Increasingly, Hoover recommends two-stage air conditioners that adjust to the current air temperature to maximize dehumidification. “An air conditioner is a very good dehumidifier, if it’s sized right and if it’s two-speed,” Hoover says.
Jeff Johnson of Shumate Air Conditioning & Heating in Duluth, Georgia, says a variable-speed A/C works most efficiently when paired with a combination thermostat/humidistat, which displays and controls both the temperature and humidity level. “To lower the humidity, the thermostat will tell the blower to slow down, causing the coil to get colder and thus pulling more moisture out of the air,” he says.
Some new models and smart thermostats even allow users to monitor and adjust settings from their smartphones or computers, he says. These combined with variable-speed blowers have become more popular options as prices decreased in recent years.
The average single-speed system costs about $6,000, and a variable-speed system will be more efficient, but cost about $1,000 more, he says.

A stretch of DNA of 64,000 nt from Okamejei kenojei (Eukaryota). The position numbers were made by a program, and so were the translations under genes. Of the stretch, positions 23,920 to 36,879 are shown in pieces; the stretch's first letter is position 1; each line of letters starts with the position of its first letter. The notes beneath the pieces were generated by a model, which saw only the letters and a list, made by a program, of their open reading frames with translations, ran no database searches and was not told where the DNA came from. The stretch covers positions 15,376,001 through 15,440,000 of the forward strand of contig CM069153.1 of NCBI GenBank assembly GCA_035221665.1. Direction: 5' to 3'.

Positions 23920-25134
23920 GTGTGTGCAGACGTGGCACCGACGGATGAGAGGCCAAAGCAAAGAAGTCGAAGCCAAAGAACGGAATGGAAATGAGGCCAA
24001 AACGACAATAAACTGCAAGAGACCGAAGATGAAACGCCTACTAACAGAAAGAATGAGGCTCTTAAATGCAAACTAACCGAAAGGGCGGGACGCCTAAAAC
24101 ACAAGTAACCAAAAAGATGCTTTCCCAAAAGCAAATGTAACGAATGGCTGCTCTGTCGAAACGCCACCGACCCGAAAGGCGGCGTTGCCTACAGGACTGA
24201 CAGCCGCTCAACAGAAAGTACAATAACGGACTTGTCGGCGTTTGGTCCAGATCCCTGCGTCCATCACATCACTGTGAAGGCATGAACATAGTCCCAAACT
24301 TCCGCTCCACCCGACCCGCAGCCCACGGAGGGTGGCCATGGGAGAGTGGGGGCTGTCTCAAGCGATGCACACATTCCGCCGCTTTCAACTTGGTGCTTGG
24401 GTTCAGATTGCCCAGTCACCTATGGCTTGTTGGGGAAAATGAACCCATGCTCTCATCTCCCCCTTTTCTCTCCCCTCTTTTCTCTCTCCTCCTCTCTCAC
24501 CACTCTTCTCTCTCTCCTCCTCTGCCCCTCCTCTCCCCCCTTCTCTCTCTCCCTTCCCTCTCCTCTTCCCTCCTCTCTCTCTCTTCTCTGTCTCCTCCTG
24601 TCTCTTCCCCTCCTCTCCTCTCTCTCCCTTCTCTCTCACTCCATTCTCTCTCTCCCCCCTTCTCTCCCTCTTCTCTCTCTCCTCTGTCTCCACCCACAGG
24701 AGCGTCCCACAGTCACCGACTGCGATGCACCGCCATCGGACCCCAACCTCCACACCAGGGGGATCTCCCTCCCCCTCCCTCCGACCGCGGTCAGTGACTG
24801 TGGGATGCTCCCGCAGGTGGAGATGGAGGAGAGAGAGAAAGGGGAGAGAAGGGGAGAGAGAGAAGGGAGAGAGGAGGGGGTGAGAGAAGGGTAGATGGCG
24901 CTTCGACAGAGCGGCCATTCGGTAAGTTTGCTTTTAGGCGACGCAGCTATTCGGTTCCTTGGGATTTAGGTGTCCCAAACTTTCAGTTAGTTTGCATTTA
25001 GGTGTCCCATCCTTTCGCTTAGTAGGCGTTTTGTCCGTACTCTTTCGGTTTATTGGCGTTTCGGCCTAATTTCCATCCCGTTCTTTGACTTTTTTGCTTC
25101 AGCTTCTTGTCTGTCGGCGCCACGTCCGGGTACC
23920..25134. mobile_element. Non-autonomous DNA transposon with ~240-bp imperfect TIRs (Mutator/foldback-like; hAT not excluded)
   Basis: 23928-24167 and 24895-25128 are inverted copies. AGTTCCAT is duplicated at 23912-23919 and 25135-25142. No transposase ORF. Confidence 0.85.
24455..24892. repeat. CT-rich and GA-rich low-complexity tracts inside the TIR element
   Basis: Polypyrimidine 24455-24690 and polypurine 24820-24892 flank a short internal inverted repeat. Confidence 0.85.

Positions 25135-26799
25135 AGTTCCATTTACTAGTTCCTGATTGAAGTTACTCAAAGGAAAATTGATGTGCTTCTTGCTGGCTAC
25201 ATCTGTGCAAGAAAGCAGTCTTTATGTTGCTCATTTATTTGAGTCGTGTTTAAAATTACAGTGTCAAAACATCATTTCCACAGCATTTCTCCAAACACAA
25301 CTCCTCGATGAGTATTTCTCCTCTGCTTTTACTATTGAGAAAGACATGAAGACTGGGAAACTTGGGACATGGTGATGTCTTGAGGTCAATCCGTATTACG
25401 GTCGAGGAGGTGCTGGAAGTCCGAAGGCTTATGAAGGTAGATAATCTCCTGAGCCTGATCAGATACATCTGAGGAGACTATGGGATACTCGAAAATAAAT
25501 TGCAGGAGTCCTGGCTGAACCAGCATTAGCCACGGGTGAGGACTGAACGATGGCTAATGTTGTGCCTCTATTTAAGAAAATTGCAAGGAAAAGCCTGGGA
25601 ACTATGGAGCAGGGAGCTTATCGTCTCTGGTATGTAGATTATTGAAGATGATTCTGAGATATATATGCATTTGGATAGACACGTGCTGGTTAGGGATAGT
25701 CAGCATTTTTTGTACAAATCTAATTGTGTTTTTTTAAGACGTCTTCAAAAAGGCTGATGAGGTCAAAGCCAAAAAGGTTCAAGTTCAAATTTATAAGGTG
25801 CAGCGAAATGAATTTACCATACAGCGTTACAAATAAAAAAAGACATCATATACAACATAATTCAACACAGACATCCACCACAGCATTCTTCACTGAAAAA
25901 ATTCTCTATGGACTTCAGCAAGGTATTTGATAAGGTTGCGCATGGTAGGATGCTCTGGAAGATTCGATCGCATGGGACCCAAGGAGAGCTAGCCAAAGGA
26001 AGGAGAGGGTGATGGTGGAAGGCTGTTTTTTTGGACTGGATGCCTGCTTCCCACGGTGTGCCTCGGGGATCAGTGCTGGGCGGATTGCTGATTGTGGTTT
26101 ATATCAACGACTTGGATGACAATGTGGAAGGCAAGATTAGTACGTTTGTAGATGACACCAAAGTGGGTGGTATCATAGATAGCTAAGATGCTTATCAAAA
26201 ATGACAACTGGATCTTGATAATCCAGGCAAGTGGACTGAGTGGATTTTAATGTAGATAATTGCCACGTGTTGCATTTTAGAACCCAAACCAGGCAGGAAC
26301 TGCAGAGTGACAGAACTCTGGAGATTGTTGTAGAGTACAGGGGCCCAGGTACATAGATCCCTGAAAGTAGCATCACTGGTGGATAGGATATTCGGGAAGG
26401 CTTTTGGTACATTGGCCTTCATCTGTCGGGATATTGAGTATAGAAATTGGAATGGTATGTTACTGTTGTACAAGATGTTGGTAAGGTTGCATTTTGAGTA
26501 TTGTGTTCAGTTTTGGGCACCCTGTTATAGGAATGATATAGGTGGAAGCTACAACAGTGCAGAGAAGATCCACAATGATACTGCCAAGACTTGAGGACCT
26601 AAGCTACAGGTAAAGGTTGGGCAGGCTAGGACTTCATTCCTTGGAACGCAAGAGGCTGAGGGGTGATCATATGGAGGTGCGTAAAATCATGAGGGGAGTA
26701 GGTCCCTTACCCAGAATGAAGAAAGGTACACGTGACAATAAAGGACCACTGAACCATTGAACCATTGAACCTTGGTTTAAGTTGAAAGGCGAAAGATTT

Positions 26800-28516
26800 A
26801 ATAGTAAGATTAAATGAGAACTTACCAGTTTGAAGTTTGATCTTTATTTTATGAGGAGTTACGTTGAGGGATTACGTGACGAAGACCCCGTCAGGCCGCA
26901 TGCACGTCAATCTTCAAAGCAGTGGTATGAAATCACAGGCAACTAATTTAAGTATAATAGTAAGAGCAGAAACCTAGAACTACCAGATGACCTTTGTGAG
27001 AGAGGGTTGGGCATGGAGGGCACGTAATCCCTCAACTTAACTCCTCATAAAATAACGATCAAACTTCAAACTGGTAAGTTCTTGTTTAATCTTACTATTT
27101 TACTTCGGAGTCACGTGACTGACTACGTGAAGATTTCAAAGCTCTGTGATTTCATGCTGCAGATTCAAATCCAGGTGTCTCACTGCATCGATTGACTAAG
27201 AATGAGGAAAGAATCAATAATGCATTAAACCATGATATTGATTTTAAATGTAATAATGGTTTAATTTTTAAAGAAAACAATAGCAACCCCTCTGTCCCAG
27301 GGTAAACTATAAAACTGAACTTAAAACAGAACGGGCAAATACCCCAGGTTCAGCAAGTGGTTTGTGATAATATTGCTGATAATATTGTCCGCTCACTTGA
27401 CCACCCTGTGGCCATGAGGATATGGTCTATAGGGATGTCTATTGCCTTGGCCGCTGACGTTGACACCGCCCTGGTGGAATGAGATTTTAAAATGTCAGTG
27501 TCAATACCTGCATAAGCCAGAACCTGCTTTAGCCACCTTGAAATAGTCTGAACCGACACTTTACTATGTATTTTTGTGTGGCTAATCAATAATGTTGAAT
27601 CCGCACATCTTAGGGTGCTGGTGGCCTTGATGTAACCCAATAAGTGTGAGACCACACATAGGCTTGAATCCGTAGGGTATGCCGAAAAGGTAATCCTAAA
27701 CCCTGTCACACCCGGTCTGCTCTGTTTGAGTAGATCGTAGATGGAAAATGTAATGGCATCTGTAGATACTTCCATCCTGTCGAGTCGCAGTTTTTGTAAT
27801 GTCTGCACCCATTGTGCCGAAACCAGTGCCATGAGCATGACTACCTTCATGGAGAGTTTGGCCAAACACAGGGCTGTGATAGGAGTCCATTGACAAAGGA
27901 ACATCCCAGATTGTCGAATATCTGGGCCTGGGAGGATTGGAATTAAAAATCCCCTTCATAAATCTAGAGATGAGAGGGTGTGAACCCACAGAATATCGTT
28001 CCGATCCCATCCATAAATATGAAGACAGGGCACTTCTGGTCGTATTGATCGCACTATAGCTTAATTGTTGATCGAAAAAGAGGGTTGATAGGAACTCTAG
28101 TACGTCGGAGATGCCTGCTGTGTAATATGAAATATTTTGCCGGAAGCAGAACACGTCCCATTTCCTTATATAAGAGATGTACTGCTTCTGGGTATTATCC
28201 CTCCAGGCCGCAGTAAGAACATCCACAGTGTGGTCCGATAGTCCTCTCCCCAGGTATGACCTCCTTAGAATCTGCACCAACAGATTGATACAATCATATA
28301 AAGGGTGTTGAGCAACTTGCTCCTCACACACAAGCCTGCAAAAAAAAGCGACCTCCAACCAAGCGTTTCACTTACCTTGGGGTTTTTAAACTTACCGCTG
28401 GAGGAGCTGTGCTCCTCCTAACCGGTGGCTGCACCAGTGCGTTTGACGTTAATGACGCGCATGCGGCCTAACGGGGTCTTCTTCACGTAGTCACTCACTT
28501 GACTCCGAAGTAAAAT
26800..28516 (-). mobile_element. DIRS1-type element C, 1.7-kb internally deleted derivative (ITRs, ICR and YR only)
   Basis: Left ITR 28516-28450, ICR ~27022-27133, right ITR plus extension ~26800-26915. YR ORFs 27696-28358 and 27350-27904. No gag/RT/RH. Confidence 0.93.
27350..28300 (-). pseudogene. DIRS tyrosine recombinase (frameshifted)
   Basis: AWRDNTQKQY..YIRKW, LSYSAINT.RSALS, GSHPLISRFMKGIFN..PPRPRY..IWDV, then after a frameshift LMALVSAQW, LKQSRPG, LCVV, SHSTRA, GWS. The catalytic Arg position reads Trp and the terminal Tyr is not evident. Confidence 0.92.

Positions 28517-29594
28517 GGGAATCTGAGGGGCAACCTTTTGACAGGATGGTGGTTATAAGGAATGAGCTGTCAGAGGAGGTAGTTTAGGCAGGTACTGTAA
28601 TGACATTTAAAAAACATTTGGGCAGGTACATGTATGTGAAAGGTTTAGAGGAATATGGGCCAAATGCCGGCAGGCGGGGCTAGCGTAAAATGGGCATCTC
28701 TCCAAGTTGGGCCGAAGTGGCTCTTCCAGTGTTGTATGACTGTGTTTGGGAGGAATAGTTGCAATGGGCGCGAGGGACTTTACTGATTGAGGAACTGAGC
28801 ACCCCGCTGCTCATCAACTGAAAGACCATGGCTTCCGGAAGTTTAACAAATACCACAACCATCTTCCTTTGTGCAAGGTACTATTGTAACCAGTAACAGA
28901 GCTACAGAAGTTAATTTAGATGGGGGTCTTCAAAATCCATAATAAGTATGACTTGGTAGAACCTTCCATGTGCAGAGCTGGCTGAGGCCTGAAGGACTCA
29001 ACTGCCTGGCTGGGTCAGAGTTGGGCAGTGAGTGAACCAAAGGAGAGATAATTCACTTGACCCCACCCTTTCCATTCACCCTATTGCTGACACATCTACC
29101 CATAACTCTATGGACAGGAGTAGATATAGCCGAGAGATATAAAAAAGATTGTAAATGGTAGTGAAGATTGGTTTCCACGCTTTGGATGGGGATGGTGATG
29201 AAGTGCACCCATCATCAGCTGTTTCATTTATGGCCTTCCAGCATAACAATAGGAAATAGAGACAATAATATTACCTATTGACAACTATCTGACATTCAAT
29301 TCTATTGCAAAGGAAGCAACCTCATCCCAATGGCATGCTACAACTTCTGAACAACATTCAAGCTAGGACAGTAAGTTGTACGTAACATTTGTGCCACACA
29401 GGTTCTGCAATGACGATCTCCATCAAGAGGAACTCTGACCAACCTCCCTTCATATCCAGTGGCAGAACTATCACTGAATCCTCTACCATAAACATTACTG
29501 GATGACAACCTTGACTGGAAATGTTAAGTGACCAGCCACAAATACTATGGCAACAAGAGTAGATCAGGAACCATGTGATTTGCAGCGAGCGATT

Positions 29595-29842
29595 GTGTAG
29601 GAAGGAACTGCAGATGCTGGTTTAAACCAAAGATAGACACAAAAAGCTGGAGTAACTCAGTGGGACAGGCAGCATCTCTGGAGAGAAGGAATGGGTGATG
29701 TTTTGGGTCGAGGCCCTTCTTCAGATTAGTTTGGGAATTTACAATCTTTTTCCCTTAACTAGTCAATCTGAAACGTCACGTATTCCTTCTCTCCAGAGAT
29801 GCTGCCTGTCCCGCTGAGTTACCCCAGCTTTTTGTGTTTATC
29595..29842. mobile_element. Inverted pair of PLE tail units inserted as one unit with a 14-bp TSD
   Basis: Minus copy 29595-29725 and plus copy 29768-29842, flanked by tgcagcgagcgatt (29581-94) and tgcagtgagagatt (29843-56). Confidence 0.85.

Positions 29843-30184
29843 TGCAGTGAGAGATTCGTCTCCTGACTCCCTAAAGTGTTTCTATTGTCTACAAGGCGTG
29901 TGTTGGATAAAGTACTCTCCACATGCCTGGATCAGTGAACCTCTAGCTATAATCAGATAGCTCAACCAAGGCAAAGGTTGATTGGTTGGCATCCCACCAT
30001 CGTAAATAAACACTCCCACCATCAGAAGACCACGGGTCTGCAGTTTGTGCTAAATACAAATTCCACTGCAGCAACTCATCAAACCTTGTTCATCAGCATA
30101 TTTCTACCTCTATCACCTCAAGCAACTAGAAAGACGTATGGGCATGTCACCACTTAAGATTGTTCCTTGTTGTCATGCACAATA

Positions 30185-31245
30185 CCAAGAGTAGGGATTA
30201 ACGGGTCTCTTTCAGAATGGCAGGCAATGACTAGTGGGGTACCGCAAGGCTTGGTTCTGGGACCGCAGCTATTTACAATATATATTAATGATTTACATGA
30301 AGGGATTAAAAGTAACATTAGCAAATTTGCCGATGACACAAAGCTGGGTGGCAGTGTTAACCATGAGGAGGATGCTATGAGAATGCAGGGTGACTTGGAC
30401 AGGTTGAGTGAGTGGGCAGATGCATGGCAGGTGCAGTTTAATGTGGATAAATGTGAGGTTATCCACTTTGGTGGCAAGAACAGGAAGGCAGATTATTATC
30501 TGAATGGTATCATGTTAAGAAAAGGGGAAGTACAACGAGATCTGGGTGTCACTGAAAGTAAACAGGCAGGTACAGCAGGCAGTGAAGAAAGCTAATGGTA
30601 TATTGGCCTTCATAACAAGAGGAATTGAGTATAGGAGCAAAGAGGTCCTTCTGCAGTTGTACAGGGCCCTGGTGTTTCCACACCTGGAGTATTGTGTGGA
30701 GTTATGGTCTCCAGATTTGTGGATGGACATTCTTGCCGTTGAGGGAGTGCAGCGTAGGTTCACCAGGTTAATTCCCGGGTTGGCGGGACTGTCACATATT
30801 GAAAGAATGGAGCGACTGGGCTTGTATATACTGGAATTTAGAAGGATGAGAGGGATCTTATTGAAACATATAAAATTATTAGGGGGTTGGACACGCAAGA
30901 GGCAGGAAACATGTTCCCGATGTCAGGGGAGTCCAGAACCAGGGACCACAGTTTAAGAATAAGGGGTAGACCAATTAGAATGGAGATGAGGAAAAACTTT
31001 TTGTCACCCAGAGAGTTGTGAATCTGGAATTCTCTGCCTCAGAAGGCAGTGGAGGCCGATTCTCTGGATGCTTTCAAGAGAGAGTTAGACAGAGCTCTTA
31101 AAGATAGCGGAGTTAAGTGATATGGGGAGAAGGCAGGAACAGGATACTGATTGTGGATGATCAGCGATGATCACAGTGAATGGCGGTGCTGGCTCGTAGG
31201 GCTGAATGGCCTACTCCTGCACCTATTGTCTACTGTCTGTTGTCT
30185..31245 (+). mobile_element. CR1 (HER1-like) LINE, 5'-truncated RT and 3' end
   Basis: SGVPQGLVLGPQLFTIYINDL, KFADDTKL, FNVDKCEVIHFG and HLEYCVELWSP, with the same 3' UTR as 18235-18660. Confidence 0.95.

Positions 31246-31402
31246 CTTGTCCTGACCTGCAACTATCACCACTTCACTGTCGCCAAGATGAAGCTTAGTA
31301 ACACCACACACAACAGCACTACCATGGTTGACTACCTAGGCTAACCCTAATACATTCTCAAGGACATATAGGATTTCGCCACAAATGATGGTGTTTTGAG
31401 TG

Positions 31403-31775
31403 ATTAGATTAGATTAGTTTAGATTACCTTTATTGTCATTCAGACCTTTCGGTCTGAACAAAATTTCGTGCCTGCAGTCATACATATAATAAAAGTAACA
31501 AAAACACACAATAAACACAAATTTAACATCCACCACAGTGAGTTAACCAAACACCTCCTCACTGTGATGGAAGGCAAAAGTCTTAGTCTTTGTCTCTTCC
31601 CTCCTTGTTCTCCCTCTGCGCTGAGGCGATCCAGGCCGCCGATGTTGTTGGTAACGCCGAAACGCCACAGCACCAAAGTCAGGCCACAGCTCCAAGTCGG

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For homes that need more, such as those near bodies of water, whole-house dehumidifiers are an add-on option. Hoover says they range from about $2,200 to $4,800 depending on capacity, but cautions the downside is it means another piece of equipment to maintain.
Both HVAC companies also find leaky air ducts contribute to high humidity in the Atlanta region, which makes Georgia’s hot summer days seem even hotter. Leaks let cool air escape into the attic or crawl space. That air loss creates negative pressure inside, causing it to suck in humid air through cracks. This is especially problematic if the crawl space isn’t encapsulated, because it pulls the moist air touching the ground below, says Hoover. He recommends asking for air duct testing and sealing when you have your air conditioning system serviced before summer.
How do you deal with summer humidity? Tell us about your experiences in the comments below.
Editor's note: This is an updated version of an article originally published on May 3, 2013.